Don’t believe what you read about China

The tone of western reporting about Chinese high speed rail has been fairly negative.  Stories of safety concerns, lack of ridership, excessively high ticket prices that the Chinese cannot afford, inability to compete with the discount airlines, “white elephants,” etc.

The safety concerns always mention the Wenzhou accident, which means the evidence has a sample size of precisely one.  And as we just saw in Spain, accidents can happen anywhere.  Maybe China’s high speed rail is dangerous, but I don’t see the evidence.

When I took a high speed rail trip from Beijing to Shanghai last year, the system seemed far more crowded than during my previous HSR trip in 2009.  And this Credit Suisse article suggests that some of the ridership fears may be overdone:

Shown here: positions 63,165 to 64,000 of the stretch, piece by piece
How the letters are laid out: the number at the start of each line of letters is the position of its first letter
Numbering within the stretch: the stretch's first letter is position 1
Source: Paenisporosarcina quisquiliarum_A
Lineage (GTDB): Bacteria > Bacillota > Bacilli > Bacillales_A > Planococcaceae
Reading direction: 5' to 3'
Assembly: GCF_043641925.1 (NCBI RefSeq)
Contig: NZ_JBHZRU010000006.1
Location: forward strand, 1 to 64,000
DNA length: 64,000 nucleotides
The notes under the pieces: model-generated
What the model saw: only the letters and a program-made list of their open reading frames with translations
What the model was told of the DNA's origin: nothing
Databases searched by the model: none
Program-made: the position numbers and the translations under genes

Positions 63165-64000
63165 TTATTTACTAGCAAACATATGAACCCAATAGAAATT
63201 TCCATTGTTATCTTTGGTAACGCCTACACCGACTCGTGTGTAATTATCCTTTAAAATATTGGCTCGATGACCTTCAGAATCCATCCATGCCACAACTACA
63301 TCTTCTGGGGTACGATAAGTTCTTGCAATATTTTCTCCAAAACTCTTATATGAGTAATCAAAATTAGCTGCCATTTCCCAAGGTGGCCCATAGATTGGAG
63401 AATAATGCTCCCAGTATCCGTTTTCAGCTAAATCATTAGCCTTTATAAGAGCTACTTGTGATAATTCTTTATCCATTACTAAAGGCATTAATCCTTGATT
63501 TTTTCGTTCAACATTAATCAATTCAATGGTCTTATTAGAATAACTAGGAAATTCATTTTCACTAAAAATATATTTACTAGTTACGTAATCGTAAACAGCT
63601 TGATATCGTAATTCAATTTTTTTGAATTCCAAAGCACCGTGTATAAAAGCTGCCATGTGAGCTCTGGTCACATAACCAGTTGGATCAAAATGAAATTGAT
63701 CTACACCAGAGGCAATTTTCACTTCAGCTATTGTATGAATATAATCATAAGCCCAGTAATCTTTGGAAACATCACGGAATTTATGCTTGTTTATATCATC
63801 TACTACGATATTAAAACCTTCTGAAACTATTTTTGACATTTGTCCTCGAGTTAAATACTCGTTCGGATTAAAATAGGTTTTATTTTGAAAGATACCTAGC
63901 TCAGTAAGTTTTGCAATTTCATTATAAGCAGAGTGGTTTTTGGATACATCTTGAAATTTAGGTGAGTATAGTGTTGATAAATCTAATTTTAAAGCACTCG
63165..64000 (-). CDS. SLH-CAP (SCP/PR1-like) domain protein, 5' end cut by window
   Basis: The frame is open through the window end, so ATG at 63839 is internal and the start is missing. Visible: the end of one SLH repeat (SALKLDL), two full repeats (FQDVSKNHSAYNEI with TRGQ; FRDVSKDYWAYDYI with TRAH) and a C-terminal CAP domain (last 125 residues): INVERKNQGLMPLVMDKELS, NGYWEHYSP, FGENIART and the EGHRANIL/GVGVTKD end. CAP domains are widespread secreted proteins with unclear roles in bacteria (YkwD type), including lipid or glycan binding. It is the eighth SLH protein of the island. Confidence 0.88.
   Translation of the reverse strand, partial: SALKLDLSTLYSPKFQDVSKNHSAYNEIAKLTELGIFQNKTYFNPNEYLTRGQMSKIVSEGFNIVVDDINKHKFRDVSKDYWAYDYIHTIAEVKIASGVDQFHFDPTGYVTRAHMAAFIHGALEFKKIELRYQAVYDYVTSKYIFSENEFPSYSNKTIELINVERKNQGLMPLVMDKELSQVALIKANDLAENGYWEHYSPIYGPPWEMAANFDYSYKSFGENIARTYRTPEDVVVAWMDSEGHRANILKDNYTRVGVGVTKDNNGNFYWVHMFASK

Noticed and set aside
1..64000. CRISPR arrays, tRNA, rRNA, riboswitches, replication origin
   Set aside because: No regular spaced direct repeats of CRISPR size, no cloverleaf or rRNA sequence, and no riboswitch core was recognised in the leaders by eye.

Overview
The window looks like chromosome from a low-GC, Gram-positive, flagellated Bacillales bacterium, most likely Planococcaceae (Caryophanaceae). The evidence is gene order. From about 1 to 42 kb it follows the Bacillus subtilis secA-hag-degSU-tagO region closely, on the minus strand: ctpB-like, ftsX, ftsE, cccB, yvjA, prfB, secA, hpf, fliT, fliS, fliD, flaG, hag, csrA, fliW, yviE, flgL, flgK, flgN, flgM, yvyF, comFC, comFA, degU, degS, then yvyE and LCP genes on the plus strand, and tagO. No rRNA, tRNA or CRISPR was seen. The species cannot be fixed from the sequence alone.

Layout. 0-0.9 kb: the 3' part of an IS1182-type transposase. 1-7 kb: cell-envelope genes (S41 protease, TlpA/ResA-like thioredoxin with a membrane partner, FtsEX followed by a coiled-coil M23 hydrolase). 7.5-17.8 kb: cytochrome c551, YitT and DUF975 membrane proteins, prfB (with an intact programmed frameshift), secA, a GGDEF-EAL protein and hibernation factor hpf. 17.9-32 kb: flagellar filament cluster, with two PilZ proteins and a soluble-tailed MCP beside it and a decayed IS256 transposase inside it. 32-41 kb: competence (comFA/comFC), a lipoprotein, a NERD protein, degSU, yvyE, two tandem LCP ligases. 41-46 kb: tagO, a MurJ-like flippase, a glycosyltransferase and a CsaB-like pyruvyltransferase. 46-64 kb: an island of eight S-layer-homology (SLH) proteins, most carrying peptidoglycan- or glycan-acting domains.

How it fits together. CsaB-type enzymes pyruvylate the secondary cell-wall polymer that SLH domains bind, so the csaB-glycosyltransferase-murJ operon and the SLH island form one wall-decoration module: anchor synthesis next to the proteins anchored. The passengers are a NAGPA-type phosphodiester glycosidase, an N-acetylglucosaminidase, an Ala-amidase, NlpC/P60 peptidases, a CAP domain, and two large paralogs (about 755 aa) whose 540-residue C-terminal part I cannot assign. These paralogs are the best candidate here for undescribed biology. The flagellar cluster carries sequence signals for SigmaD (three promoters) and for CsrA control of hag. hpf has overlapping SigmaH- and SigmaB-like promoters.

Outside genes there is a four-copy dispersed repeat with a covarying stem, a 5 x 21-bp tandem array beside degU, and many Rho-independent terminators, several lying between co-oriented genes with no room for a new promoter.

China is already home to the world’s longest high-speed rail line and some of its fastest bullet trains, and the government is pouring billions of yuan into building new capacity. In fact, China plans to add more than 3,100 miles of high-speed rail track by 2015, bringing the total length of the system to about 9,000 miles. Meanwhile, China’s airlines are also growing rapidly, with nearly 100 new airports planned by 2020.  .  .  .

The major concern of the market is that the airlines will cut airfare to protect their market shares, and that load factors (a measure of how full flights are) could be substantially lower than the levels before the launch of high-speed rail,” they wrote. However, the analysts go on to say that such fears are probably unfounded. China’s fast-growing middle class is more mobile than ever, and should do enough traveling in the future to keep both sectors healthy. In addition, the competition will be most heated on short routes, a realm in which airlines have already shown a willingness to cut their losses early and avoid costly price wars.  .  .  .

Airlines Adapting Rapidly